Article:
What a year it was. Who would have thought the political phenomenon currently upending the Republican presidential primaries would also drive last year’s Chapel Hill Town Council race?
2015 will go down as the year that populism was the predominant political power – nationally and locally.
Populism has cropped up periodically throughout American history, especially when a segment of the electorate believes its concerns aren’t being heard. Candidates, often outsiders, promise to be the “voice of the people,” tapping into the disaffected group’s desire to replace the establishment.
Nationally, a host of candidates are running populist campaigns, Donald Trump most successfully. They are all working to capture the imagination of a subsegment of voters who feel Washington is out of touch and leading the country in the wrong direction.
Never miss a local story.
Locally, a group of citizens became frustrated with a series of Chapel Hill Town Council decisions approving major developments around town. They complained the council hadn’t paid attention to their concerns and was leading the town in the wrong direction. The group formed the Chapel Hill Alliance for a Livable Town (CHALT), a populist organization dedicated to replacing the mayor and Town Council, under the motto “Supporting Leaders Who Listen.”
Of course, these populist movements stem from very different perspectives. Angry Republicans believe government itself is a problem, and want it to control less of their lives. In Chapel Hill, CHALT’s disgruntled voters decried giving up control to the private sector and wanted more regulation.
Nonetheless, both nationally and locally, alienation from the status quo spawned classic populist political movements.
CHALT certainly capitalized on its members’ discontent. It supported four new candidates, three of whom had never held office. It set the terms of the debate with smart messaging tapping into Chapel Hill’s traditional fear of change. It was organized, online and on the street. It was also well financed, launching its own political action committee (CHALT PAC) to circumvent Chapel Hill’s campaign funding restrictions.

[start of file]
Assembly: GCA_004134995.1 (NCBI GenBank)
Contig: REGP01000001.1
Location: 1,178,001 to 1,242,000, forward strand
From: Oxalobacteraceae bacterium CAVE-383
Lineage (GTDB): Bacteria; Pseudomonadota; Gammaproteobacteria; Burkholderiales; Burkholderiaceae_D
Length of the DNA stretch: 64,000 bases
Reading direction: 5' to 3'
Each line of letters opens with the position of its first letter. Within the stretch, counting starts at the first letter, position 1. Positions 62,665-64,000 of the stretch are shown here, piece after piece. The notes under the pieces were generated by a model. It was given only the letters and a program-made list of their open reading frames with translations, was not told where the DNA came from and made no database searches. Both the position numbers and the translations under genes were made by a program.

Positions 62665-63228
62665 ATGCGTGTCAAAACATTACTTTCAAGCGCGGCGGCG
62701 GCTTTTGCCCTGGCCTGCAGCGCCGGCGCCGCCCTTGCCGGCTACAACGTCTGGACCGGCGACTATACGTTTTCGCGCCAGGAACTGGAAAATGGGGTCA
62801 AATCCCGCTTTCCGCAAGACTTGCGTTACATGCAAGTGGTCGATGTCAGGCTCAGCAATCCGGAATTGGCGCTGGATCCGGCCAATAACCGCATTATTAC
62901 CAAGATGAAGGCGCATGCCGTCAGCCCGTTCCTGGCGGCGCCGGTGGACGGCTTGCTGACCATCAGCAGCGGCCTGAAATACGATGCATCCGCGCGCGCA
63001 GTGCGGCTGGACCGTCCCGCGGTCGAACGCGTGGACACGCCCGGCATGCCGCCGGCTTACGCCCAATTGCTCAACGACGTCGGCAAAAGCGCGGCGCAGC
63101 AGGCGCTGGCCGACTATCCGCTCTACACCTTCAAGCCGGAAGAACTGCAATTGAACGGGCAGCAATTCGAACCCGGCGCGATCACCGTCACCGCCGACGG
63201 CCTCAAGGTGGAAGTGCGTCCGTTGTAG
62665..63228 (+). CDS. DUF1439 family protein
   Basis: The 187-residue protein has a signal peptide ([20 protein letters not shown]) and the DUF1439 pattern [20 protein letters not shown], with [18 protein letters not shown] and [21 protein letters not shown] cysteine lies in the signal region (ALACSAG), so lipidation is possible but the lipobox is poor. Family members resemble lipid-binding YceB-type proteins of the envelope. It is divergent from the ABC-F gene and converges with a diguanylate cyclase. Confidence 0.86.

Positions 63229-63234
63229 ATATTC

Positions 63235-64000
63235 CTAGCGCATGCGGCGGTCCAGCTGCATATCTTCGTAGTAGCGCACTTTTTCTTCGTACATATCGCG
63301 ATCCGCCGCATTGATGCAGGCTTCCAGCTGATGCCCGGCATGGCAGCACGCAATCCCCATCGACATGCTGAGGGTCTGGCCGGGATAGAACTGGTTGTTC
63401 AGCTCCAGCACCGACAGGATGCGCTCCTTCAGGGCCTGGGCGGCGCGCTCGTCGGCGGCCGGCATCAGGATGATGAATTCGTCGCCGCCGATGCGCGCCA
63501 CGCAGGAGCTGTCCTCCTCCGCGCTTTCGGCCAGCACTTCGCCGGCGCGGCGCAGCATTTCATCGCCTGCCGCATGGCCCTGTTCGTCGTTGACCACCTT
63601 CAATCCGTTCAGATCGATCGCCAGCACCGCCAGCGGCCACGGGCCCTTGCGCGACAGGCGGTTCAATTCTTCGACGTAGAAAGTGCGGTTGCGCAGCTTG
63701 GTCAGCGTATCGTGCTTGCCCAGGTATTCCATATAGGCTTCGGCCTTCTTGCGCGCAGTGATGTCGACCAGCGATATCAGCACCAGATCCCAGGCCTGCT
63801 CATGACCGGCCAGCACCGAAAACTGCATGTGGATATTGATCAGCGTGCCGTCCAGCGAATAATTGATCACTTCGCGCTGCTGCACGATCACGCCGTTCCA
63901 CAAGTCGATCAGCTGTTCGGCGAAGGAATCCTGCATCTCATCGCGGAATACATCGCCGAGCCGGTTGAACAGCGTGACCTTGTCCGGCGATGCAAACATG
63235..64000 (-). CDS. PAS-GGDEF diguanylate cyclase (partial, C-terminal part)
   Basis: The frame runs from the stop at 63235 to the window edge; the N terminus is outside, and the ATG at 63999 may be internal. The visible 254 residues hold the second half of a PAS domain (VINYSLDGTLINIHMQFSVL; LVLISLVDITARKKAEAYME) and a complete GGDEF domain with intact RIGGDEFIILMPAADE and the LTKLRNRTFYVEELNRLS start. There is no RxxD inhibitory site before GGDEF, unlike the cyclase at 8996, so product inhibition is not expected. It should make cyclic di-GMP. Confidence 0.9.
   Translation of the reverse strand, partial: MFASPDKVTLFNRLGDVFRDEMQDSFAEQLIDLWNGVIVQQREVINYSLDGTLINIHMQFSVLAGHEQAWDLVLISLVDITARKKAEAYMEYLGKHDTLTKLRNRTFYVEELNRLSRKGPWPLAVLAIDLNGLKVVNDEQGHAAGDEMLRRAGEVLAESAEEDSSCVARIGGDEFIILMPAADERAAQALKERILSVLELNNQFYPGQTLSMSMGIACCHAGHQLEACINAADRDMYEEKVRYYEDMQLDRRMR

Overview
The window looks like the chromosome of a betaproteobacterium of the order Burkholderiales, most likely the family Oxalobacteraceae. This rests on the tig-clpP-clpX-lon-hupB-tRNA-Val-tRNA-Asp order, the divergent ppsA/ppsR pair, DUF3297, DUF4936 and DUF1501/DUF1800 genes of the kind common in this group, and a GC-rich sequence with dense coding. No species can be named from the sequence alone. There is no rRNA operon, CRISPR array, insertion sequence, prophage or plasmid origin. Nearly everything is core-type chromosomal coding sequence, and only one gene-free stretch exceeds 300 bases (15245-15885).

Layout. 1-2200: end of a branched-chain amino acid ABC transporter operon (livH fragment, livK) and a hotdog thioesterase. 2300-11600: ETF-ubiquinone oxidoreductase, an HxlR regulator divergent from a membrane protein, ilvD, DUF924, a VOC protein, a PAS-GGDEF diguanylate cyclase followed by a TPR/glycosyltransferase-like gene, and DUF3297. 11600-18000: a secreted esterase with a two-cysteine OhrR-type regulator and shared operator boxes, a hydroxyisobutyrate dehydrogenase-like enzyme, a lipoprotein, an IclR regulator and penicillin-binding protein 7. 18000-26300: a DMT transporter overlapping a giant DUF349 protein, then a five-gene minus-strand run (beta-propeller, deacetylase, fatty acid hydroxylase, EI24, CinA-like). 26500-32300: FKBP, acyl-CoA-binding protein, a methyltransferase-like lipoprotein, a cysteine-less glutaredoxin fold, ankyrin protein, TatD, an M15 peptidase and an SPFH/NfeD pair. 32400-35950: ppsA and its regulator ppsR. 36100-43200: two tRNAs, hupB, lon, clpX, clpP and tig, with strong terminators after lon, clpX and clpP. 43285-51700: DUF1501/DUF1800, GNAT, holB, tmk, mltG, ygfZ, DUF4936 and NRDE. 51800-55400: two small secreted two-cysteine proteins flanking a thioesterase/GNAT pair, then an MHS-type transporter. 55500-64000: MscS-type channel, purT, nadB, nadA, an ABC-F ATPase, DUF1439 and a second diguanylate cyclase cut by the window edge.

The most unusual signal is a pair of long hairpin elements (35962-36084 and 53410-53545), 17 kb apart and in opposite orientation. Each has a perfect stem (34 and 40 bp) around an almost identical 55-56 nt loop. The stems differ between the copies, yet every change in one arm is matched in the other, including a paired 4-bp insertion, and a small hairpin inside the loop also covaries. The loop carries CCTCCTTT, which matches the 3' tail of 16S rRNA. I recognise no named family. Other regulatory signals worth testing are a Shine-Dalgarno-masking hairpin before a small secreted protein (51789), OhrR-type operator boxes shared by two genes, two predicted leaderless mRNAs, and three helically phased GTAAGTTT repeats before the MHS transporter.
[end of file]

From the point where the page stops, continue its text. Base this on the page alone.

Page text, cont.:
While CHALT was running its campaign like the best of seasoned politicians, it also benefited from lackluster competition. Incumbents had a hard time articulating their vision in an inspiring way. They didn’t coordinate their efforts. They seemed flat-footed for much of the campaign, and by the time they were roused by surprising polls, they had been forced to play defense.
As a result, come Election Day, CHALT could celebrate quite an achievement. Incumbent mayors and council members rarely lose in Chapel Hill. CHALT, and its disaffected members, now have seats at the table. Their voices will be heard.
Still, despite these advantages, CHALT’s victory wasn’t complete. The candidate most closely identified with the organization lost, as did the incumbent most closely aligned with CHALT’s platform. Conversely, a challenger who was a leader in community planning on a project CHALT opposed was elected, as was an incumbent who unabashedly defended the changes she and the council enacted.
So where does that leave us? 2016 will be a year of repositioning and maneuvering.
CHALT supported candidates, as a minority on the council, will need to persuade others to support their positions. Tone will be key. Will they be compelling and cooperative or uncompromising and divisive?
Meanwhile, the remaining incumbents will be looking out to the 2017 elections. Will they shift toward CHALT positions to inoculate themselves against future populist criticism, or reaffirm the course they have been on?
Either way, 2015 demonstrated that even a minority of eligible voters, energized by populist sentiments, can be a powerful force. CHALT won’t be going away and will be working hard to build on its success. Those with a different vision for Chapel Hill will have to become better organized. They will also need to find a compelling way to promote why their plan will build a better future for the community.
Mark Zimmerman lives and owns a small business in Chapel Hill. He can be reached at firstname.lastname@example.org